Question Intel i7 4770k temperature problems

Feb 13, 2020
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Hello!
I have had my intel i7 4770k for about 6 years but I had never checked its temperature. These last few weeks I've been playing Metro Exodus and felt the air coming from the liquid cooling fan very hot, installed Core Temp and turns out that the temperature is above 90°C reaching almost a 100°C, Changed the thermal paste today and nothing changed. Idle temperature is around 45°C. I'm not overclocking but the BIOS AI has everything in auto (the way it comes).

I´ve read about liquid cooling drying out or the pump dying (I bought the liquid cooling alongside the CPU) but the air is coming out hot, so I guess that's no the problem. what could be causing this? how can I fix this?

I have an Asus Z87-k motherboard, corsair H60 liquid cooling and a GTX 970 (don't know if this really matters)
 
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Phaaze88

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Those are terrible idle temps.

Just because 'the air is coming out hot' does not simply rule the AIO out. The pump is either dying, or clogged.
Nothing you can do about it, as AIOs are a maintenance-free solution. They do not have the longevity of air coolers.

6 years was a good run on the H60 - the warranty was good for 5 years anyway. It's time to buy another cooler.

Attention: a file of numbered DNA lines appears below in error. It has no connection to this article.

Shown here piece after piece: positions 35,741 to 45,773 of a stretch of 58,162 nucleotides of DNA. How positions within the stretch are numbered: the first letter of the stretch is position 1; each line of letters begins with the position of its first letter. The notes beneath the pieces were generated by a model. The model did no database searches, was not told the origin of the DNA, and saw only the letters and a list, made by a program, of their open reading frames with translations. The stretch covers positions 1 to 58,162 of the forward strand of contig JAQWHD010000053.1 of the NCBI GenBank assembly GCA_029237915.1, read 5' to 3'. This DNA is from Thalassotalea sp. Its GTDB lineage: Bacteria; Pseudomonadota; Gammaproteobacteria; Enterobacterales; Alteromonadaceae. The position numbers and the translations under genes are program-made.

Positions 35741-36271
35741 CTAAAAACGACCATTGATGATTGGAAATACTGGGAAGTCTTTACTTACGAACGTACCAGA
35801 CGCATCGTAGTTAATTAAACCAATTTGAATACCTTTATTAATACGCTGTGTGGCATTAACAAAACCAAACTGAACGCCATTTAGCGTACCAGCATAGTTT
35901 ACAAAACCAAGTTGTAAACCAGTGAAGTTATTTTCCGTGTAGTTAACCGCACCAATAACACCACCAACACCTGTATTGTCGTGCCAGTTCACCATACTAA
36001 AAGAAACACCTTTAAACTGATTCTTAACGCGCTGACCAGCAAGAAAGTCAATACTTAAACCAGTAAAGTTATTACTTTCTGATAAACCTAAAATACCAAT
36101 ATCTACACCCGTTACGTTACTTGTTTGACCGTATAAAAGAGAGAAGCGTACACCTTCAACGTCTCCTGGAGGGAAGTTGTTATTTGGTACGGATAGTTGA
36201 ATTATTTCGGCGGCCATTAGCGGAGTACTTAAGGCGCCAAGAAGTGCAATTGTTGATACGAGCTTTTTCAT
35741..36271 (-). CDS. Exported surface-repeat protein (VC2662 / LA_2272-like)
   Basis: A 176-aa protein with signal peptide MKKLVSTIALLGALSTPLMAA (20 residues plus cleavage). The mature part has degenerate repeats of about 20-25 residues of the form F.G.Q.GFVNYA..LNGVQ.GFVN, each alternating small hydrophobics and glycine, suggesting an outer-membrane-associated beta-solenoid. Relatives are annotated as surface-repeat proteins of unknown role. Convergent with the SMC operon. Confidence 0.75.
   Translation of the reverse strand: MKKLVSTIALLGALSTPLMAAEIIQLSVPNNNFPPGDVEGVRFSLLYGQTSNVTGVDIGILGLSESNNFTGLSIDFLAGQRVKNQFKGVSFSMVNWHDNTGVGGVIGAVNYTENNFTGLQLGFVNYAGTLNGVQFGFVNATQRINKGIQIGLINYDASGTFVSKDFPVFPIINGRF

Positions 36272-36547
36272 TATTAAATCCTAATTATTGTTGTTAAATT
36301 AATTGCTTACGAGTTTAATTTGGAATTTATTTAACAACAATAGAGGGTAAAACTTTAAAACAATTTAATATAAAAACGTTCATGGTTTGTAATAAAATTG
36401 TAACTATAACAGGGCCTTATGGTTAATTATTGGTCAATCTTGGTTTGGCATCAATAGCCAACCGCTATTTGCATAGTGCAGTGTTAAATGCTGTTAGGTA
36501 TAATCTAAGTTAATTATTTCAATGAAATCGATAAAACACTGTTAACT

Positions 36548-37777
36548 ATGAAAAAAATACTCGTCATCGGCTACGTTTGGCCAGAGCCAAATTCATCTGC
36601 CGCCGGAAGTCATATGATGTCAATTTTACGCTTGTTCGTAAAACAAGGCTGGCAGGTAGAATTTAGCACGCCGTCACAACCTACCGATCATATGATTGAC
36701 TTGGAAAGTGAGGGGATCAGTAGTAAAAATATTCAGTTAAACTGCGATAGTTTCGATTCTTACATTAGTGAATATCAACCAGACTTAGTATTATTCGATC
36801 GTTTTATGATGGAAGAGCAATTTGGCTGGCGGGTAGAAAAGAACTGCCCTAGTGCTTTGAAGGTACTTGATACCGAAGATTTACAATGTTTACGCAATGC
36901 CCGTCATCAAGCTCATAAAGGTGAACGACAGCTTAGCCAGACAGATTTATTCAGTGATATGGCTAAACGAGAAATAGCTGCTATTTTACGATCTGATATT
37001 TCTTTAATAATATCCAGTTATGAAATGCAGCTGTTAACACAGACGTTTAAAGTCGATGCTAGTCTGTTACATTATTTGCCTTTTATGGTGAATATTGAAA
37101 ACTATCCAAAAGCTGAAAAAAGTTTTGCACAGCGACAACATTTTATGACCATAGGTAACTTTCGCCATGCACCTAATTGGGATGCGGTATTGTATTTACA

Rodrigodrt

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Nov 21, 2014
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Likely what as said above, i had a pump failure within 3 months on my H110i GT but now its been 7 years running strong still, perhaps tough luck, but all in all it seems to be pump failure case, but to be sure check it on corsair icue or corsair link software, they will tell the pump rpm, if 0, its dead or for some reason not powered, but likely dead.
 
Feb 13, 2020
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Likely what as said above, i had a pump failure within 3 months on my H110i GT but now its been 7 years running strong still, perhaps tough luck, but all in all it seems to be pump failure case, but to be sure check it on corsair icue or corsair link software, they will tell the pump rpm, if 0, its dead or for some reason not powered, but likely dead.
Checked the pump speed and it´s above 4000 rpm. Additionally, I checked the temperature in the BIOS and its around 45°C (My mistake), but it's still going above 90°C (to a 100°C) while gaming.
 

Phaaze88

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I wouldn't completely trust the software...

Additionally, I checked the temperature in the BIOS and its around 45°C
Too high...

but it's still going above 90°C (to a 100°C) while gaming.
Again, too high.
Replace the cooler, it's that simple.

You can try remounting the cooler + reapplying thermal paste, but I highly doubt the situation would change.
 

EyyMunchian

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If you have another system lying around test your cooler. It could be a motherboard bios update you are lacking/got installed that's corrupting everything. Sometimes with AIO the liquid itself can be the issue. If not then like the others said your cooler must be replaced.
 

CompuTronix

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sgomez,

On behalf of Tom's Moderator Team, welcome aboard!

As Phaaze88 has already suggested, your H60 has a flow problem due to a partial blockage, which is typical for such an old AIO. Many AIO's fail well within that time frame, exhibiting similar thermal behaviors as yours, so the only fix is to replace the unit.